This is not a simple question. Commission has been the de facto pay method at salons/spas forever. For most, “commission” is the way it’s done.
The most common response to the question is, “Commission motivates them to perform and sell.” But does it really?
Commission’s origin is actually in sales-based businesses and industries. If you sell something, you get paid a percentage of that sale. Products, cars, equipment, systems, real estate, services, etc.. The key difference is that the one earning commission doesn’t make or deliver the product or service being sold.
The salon/spa industry is very different because the individual doing the “selling,” or providing the actual service, gets the commission. That seemingly simple difference is far from simple — it’s massively different.
Stylists, estheticians, barbers, massage therapists, nail techs, and other service providers are primarily attracted to our industry for its creative and therapeutic aspects — not because they’re passionate about “selling” or making a commission on what they sell.
- If they’re good at selling, they thrive. Yes, talent and personality are important, but it’s their selling ability that drives earning potential.
- If they’re not good at selling, they can struggle. When they say, “I’m not a salesperson,” they’re being honest.
In its very basic form, commission makes sense. You only pay employees when they “sell or do” something. (Note: Straight commission is a big no-no if it doesn’t meet minimum wage requirements for hours at work.)
The commission employee’s basic interpretation of only being paid when they “sell or do” something sounds like, “I’m not doing anything I don’t get paid to do.”
FACT: Commission creates a piecework mentality because that’s exactly what working on commission is — piecework.
Commission is so embedded in the industry thinking that owners routinely describe their business as being a “commission salon/spa” rather than an “employee-based salon/spa.” If you have employees, you’re an employee-based salon/spa. Commission is nothing more than how you pay.
If you pay commission, consider the following with an open mind:
- Commission isn’t the motivator you think it is: Too many owners think commission will do the heavy leadership work for them. It can not and will not. Remember the 80/20 rule. The 20% that strive to perform will excel. It’s the 80% that needs coaching, inspiring, pushing, and correcting to perform to the expectations of your company. There is no “set it and forget it” on commission, or any other pay method.
- Commission is sales-driven — not behavior-driven: Every commission paycheck is based entirely on an employee’s sales. It doesn’t matter if that employee is chronically late, has a bad attitude, dismal client retention, ignores rules, or totally opted out of selling retail. Even if you have a level system, commission pays for a lot of the behaviors that frustrate owners and contaminate cultures.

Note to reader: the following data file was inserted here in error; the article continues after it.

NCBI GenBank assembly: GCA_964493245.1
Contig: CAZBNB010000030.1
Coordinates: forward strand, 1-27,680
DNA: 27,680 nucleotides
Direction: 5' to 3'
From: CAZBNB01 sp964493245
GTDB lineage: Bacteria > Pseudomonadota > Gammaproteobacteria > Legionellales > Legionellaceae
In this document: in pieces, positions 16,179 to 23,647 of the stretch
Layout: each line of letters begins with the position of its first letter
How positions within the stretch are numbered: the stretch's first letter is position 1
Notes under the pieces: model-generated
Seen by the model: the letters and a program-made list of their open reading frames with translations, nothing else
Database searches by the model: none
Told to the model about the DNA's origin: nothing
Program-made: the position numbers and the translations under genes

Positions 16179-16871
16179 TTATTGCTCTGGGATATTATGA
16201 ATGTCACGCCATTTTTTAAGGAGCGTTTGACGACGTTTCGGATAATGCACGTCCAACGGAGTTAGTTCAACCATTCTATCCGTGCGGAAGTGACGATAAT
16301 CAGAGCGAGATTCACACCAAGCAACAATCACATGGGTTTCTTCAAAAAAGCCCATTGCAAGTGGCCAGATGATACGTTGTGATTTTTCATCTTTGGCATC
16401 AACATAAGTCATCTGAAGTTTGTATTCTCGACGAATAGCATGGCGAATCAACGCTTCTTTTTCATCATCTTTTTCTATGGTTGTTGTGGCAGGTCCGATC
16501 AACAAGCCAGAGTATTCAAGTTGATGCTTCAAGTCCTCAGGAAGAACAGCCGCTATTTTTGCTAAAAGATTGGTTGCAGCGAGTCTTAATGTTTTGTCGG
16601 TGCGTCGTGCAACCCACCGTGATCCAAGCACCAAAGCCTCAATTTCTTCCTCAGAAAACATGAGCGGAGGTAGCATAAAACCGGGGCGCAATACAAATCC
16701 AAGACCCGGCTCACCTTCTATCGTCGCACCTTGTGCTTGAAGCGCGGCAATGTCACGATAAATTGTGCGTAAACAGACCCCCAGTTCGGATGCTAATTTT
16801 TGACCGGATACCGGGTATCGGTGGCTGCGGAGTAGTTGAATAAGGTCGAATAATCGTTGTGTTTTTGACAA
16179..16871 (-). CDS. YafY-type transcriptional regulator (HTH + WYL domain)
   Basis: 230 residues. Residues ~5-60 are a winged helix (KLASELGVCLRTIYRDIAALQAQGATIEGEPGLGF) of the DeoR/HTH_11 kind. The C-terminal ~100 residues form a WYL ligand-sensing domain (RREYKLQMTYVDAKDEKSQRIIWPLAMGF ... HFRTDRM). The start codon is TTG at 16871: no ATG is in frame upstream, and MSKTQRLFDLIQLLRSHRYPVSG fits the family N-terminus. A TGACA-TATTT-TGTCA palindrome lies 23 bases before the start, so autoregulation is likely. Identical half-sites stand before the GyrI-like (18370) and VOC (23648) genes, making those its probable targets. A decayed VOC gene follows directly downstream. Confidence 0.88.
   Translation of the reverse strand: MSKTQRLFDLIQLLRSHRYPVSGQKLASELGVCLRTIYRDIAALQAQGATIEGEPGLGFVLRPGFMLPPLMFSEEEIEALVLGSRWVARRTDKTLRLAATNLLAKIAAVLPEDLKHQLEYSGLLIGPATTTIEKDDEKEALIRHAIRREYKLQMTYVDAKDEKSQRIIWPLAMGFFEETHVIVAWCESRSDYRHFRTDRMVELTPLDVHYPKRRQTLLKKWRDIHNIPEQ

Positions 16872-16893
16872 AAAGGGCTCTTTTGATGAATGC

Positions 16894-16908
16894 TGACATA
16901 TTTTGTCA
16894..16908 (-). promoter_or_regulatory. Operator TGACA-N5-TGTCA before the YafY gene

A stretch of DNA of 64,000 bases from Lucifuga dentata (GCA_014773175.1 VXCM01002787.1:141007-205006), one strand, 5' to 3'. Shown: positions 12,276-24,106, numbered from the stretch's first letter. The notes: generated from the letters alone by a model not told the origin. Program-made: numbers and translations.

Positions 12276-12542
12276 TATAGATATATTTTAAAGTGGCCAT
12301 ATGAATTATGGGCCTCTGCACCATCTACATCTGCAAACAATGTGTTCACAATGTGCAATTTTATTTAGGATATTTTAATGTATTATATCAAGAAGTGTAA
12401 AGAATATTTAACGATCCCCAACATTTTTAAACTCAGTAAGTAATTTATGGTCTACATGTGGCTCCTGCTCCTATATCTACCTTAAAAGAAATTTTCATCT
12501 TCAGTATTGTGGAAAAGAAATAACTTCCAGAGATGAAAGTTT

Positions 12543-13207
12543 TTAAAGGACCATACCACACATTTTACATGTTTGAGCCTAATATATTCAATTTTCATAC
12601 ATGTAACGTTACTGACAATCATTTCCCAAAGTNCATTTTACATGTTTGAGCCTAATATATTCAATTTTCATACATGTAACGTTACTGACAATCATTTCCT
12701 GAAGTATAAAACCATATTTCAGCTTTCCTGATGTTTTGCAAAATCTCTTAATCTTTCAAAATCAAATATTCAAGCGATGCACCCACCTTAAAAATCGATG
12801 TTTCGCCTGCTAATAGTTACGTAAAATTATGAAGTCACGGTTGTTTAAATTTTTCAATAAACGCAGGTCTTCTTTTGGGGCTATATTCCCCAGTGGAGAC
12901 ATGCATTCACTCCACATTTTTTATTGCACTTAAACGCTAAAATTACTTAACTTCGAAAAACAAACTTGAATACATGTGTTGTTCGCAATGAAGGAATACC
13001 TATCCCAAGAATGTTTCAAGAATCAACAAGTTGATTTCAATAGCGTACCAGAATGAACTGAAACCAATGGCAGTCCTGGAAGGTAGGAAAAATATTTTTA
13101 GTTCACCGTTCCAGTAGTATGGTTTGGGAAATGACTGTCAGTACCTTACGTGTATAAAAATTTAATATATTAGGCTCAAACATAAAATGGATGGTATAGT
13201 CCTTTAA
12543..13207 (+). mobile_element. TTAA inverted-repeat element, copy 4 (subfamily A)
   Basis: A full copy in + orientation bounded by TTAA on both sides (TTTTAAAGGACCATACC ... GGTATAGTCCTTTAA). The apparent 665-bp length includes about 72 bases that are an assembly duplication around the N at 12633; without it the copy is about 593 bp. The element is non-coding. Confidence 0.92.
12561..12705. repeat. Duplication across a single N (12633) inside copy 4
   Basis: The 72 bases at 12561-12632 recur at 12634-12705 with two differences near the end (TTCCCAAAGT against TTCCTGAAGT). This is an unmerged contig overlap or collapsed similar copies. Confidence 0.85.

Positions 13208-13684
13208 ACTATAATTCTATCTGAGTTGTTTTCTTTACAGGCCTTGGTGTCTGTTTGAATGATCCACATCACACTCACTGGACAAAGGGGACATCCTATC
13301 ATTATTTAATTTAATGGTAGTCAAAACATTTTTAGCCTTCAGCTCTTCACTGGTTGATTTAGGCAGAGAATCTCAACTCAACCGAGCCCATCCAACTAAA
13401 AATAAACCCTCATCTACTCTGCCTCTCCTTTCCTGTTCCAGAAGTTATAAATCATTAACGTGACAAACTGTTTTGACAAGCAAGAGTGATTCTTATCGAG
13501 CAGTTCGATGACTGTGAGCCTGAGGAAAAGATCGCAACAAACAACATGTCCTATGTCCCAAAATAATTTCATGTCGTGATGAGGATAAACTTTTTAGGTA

- Commission doesn’t drive retail: Commission on retail gives employees the choice to sell or not. It doesn’t matter how high the retail commission is, if they don’t like recommending and selling retail, they’re OK not getting the retail commission. But if guest services sell a product to one of “their” clients, they will have a fit if they don’t get the commission. The “who gets the credit” nonsense kills retail sales. Think about this: Salons/spas that use our Team-Based Business Model have consistently great retail sales and pay NO retail commission.
- Commission is all about individuals building themselves — not company building: Question: Does every employee in your salon/spa strive to hit your company’s monthly goals? If not, why not? Commission is an “I/me/mine” pay method. It’s driven by request rates and service providers building their own clientele. What do owners fear most? Busy service providers leaving with “their” clientele. Booth rental and the rapid rise of suites were built on the clienteles that commission paid them to build.
- Commission is individual pay — not team pay: Everyone is beating the “culture” drum. Everyone wants “team” and “teamwork.” Commission, by design, puts teamwork second. If you want team, you must pay team. That means each employee’s pay rate must reflect their contribution to culture and teamwork as well as their individual performance. No matter how you spin commission, it will always be a percentage of individual sales.
- Commission payroll is difficult to control: Ask owners what a good commission rate is, and you’ll get all sorts of “commission-based” responses. Some still say 50%. Many say 45%. Many say you need to have a product charge. And there are countless level and sliding scale methods. FACT 1: The real answer is, what can the company afford in payroll after all expenses and desired net profit are factored in. FACT 2: Once commissions are set, increases in operating costs shrink profit. FACT 3: On commission, every time you raise prices, you’re giving automatic raises — even to those that didn’t earn a raise.
Here’s my challenge to you: The intent of this article is not to beat up on commission. It’s to pull back the curtain on the inherent realities of commission pay.
For over 27 years, Strategies has been teaching its proven Team-Based Business Model.
- It is not commission.
- It does not mean “everyone earns the same pay”, because that doesn’t make sense.
- It is driven by leadership, future-focused planning, well-designed systems, fiscal responsibility, critical numbers, and teamwork.
- It provides the framework to build a company, with a dynamic team-based culture, that can provide growth opportunities for all employees.
You owe it to yourself and your team to fully explore our Team-Based Business Model. It is so much more than just a pay method.
📅 Schedule a free 60-minute strategy session to start building your Team-Based salon, spa, or medspa: https://bit.ly/3kexd9L